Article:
Home Christian News Church Victims Push to Expand Lawsuit Window in Nebraska

Church Victims Push to Expand Lawsuit Window in Nebraska

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LINCOLN, Neb. (AP) — Victims of sexual abuse at the hands of Catholic priests urged Nebraska lawmakers on Friday to pass a law that would let people who were abused decades ago file lawsuits against the church or other organizations that were negligent.

The proposal comes on the heels of a Nebraska attorney general report that identified 258 victims who made credible abuse allegations against church officials, dating back decades. None of those cases, however, are expected to result in prosecutions or legal judgments because the statutes of limitation for both criminal charges and civil lawsuits have expired.

Members of the Legislature’s Judiciary Committee are now reviewing a bill that would eliminate the statute of limitations for lawsuits. The sponsor, Republican Sen. Rich Pahls, of Omaha, said the measure is a start of a multiyear push to bring justice for victims of abuse.

Pahls said the attorney general’s report shows the need to bring more accountability to institutions such as the Catholic Church, the Boy Scouts of America, or USA Gymnastics, which have all been rocked by child sex abuse scandals. He pointed to his own experience as a former principal at Millard Public Schools, where educators are governed by mandatory reporting laws.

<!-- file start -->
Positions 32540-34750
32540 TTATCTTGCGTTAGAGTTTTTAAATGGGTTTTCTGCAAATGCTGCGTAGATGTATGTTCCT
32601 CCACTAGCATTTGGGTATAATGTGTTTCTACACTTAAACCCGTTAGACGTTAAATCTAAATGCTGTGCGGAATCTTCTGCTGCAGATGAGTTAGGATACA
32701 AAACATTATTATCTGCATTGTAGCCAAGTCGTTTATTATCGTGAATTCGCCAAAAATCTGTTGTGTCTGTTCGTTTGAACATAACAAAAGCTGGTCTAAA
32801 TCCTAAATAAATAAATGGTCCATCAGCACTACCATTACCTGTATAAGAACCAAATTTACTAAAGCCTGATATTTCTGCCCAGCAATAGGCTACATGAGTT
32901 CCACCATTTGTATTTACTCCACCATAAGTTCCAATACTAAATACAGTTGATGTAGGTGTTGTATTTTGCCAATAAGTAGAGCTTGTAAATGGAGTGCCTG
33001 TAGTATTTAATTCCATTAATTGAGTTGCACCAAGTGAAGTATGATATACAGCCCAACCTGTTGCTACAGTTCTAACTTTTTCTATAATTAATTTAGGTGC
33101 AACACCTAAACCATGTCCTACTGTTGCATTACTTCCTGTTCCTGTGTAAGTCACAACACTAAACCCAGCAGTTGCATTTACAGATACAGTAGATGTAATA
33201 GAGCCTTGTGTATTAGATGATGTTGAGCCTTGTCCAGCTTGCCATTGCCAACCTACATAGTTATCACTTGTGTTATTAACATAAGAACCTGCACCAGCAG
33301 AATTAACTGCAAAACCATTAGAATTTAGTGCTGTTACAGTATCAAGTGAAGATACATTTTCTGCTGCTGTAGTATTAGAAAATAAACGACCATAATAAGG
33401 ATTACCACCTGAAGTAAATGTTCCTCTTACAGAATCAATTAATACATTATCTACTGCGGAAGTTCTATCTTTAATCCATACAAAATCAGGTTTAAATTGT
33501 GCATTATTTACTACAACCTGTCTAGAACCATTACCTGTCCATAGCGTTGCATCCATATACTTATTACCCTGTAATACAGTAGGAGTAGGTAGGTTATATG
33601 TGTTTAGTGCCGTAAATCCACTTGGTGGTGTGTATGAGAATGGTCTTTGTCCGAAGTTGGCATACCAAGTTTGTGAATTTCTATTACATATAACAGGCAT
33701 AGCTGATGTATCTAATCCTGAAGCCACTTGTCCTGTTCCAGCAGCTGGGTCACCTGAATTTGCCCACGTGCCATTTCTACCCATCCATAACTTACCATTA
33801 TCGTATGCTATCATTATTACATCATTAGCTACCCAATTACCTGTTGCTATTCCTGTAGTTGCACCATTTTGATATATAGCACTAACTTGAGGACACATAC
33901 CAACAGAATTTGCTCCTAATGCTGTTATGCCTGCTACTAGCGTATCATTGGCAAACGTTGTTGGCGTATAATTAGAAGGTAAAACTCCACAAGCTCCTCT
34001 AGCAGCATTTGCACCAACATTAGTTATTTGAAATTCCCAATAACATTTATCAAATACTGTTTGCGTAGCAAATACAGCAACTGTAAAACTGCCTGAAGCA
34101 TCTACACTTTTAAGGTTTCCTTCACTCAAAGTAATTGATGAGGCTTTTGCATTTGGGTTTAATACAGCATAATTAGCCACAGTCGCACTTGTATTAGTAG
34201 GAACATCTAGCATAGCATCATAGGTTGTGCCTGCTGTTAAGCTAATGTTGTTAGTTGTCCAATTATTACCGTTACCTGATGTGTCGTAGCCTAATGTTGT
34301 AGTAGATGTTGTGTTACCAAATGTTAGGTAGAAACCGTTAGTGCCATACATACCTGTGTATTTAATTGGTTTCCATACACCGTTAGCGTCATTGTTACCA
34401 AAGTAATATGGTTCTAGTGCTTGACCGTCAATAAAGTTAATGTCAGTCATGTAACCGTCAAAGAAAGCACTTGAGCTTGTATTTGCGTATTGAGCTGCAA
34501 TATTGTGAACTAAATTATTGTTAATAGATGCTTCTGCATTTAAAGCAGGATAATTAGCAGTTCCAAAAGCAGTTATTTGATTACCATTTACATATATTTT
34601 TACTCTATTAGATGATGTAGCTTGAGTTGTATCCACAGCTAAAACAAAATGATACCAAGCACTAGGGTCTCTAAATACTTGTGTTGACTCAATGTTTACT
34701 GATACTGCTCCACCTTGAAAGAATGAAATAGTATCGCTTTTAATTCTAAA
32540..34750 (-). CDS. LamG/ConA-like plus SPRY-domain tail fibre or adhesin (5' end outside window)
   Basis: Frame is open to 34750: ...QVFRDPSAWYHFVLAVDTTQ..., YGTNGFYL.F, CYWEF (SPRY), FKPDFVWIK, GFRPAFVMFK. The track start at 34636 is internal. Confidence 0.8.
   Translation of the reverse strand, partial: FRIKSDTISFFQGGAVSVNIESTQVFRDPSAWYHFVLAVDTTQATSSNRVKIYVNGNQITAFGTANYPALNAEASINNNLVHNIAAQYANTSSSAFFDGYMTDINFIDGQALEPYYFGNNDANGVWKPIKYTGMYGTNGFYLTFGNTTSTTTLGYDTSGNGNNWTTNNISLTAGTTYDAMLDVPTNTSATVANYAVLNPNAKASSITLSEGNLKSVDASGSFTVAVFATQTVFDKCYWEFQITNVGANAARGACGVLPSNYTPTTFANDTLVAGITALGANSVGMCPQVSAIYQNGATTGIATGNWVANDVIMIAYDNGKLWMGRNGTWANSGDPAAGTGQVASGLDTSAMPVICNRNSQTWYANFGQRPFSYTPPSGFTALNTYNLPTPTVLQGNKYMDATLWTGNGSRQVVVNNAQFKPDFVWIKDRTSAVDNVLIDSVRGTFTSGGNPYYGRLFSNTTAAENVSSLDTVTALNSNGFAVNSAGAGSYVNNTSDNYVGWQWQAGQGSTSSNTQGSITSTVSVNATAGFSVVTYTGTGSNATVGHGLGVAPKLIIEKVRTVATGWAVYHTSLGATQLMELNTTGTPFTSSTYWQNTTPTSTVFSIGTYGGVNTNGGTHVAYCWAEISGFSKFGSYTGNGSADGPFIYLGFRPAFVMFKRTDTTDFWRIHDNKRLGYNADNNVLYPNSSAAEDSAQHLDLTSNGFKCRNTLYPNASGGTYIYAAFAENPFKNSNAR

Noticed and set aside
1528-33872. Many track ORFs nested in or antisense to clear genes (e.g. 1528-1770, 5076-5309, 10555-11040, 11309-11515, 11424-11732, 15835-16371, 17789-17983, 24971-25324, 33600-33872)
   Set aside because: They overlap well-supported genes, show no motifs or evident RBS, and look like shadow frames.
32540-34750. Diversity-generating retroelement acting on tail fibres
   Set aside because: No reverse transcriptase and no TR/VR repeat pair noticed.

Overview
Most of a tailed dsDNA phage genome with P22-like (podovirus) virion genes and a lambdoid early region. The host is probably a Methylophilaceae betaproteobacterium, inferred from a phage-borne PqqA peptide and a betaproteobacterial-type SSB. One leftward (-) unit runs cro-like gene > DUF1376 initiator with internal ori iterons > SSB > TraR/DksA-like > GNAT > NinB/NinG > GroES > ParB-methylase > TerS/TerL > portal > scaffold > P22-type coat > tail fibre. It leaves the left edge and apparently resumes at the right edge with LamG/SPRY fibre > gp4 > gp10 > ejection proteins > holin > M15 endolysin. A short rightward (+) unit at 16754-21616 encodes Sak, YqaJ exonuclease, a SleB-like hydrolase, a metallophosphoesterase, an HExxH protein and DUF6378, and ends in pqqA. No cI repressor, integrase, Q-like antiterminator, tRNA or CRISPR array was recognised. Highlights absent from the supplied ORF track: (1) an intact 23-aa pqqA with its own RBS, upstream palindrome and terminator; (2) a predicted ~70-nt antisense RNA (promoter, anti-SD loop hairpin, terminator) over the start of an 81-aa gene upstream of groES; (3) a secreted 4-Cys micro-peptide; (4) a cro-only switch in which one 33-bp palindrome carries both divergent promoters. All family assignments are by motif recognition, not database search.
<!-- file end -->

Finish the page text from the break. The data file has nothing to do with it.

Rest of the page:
“If we knew there was abuse going on and didn’t report it, we’d get in trouble,” he said.

If it passes, Nebraska would become the 18th state to abolish statutes of limitations for such civil actions in child sex abuse cases, said Kathryn Robb, the executive director of Child USAdvocacy.

Another 27 states have passed “revival laws,” which expand statutes of limitation and let victims file lawsuits if their claim had expired under the previous time window. In Nebraska, child sex abuse victims can file lawsuits until they turn 33.

Robb, a child sex abuse survivor, said many children suffer devastating, long-term consequences after they’re abused and may go for decades without telling anyone what happened to them. The trauma may manifest itself years later as post-traumatic stress, eating disorders, substance abuse or running afoul of the law.

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Grant Schulte is a correspondent for The Associate Press covering Nebraska state government.